High Chiefess Ruth Ke‘elikōlani Keanolani Kanāhoahoa was born on February 9, 1826 and was the daughter High Chiefess Pauahi I (grand daughter of King Kamehameha I). High Chief Kahalaiʻa Luanuʻu was Ruthʻs father, although Mataio Kekūanaōʻa claimed to be the father, therefore, she was raised as a sister to Their Majesties King Kamehameha IV & King Kamehameha V and also to Her Royal Highness Princess Victoria Kamāmalu.


For various reasons, Ruth was not considered an heir to the throne or named eligible to the throne.  Ruth was married to High Chief Leleiohoku and with this marriage had a son whose name was John William Pitt Kinaʻu. This son was proclaimed eligible to the throne by King Kamehameha III and was sent to be groomed to rule at the Chiefs Children's School (Royal School), but he was admitted much later than the rest of the royals. Unfortunately, the young High Chief William Pitt Kinaʻu passed away on September 9, 1859 at only 16 years old.

In the year, 1856, Ruth married her second husband, Isaac Young Davis, with this marriage, she gave birth to another son whose name was Keolaokalani Davis born in February of 1862. Unfortunately he also died when he was only one and a half years of age.

Ruth also adopted a brother of David Kalākaua naming him William Pitt Leleiohoku, who became an heir to the throne during Kalākaua's reign, but Leleiohoku passed away when he got pneumonia while visiting in California on April 9, 1877, he was 23 years old.

Ruth was considered the richest woman in the islands because of her vast inherited estate of King Kamehameha V.  In 1883 Princess Ruth built Keōua Hale Mansion, her palatial home which she considered her palace and gave a grand luau to celebrate the event. This was followed by a ball in the evening, which was attended by all the best society of Honolulu.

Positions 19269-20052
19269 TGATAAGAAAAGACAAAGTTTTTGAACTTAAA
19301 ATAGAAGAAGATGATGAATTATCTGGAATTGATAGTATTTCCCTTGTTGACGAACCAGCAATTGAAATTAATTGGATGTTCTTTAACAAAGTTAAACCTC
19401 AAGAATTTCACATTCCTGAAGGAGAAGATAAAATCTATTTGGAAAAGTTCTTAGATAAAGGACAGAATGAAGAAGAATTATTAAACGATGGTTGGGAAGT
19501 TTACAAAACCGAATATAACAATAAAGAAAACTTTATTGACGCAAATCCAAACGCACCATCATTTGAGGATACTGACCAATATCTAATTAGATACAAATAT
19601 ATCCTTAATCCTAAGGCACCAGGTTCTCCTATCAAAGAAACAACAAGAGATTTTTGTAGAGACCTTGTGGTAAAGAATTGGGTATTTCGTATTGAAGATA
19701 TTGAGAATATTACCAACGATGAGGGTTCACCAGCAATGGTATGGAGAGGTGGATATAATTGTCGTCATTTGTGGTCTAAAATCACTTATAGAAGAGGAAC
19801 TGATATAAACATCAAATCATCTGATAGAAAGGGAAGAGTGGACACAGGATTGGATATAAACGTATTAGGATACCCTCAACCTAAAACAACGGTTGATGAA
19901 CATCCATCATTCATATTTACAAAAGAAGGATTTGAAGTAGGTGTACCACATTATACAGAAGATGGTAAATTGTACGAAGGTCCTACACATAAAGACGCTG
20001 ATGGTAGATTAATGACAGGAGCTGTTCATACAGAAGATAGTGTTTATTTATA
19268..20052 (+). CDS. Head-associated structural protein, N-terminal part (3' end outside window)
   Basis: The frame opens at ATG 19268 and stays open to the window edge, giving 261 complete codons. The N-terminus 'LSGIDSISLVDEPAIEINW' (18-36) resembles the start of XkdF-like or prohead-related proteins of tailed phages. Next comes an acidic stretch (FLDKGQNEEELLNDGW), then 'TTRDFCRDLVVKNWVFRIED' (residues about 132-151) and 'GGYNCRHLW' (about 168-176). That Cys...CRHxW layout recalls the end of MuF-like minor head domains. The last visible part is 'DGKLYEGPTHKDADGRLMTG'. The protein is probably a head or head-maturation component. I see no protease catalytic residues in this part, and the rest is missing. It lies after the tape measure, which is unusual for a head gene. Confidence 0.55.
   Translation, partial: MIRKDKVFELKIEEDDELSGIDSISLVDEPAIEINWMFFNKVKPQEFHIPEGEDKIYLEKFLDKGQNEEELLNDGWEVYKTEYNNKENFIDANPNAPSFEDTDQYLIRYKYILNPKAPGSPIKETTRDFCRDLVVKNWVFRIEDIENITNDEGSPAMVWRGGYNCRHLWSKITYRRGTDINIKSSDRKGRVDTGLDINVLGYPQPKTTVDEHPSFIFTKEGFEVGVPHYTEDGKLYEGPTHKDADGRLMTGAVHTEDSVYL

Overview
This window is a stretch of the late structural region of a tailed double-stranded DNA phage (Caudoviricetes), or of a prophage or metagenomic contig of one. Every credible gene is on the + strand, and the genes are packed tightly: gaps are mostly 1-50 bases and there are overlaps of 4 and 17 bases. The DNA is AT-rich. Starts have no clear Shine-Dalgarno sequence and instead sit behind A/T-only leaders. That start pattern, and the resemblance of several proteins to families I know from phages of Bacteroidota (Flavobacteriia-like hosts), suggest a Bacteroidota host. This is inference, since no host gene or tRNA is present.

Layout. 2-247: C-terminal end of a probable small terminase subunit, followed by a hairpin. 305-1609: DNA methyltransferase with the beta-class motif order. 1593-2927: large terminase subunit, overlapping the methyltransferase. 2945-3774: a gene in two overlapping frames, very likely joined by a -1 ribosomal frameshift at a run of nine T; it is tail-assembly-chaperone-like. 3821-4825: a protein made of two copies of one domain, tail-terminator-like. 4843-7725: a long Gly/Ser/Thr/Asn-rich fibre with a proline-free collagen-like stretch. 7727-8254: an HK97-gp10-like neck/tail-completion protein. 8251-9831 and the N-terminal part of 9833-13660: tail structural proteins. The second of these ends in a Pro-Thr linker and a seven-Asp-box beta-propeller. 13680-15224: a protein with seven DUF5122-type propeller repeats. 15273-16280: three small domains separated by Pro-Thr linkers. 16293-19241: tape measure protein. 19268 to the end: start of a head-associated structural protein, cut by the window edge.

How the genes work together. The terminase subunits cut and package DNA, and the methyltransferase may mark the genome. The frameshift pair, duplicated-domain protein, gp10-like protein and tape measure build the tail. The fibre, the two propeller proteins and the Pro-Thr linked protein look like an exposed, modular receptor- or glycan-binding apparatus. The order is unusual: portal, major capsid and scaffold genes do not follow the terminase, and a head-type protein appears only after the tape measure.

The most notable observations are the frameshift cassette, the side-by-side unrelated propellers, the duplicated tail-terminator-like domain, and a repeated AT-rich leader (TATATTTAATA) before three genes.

Soon after the princess was taken suddenly ill, and left for Kailua on Hawaiʻi island, hoping to restore her health. She received medical attention, but did not recover. Princess Ruth died at Huliheʻe Palace, Kailua Kona, Hawaiʻi Island in May of 1883, her remains were brought back to Honolulu, and lay in state at Keōua Hale.

Her Royal Highness Princess Ruth was buried in the Kamehameha Crypt of the Royal Mausoleum, Mauna ʻAla, in Nuʻuanu Valley, Oahu. Her will had only one major bequest to her cousin Princess Bernice Pauahi Bishop, (a great grand daughter of King Kamehameha the Great), she was given the elaborate mansion, Keōua Hale as well as approximately 353,000 acres of Kamehameha lands. This totaled nearly nine percent of the land in the Hawaiian Islands. Princess Bernice Pauahi later passed away in Keōua Hale and her lands became entrusted for education with preference for Hawaiians, known as Kamehameha Schools. Today the site of Keōua Hale is now a Middle School.



Princess Ruth Keʻelikōlani

Royal House of Keoua Nui

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Keōua Hale, Palatial home of Princess Ruth

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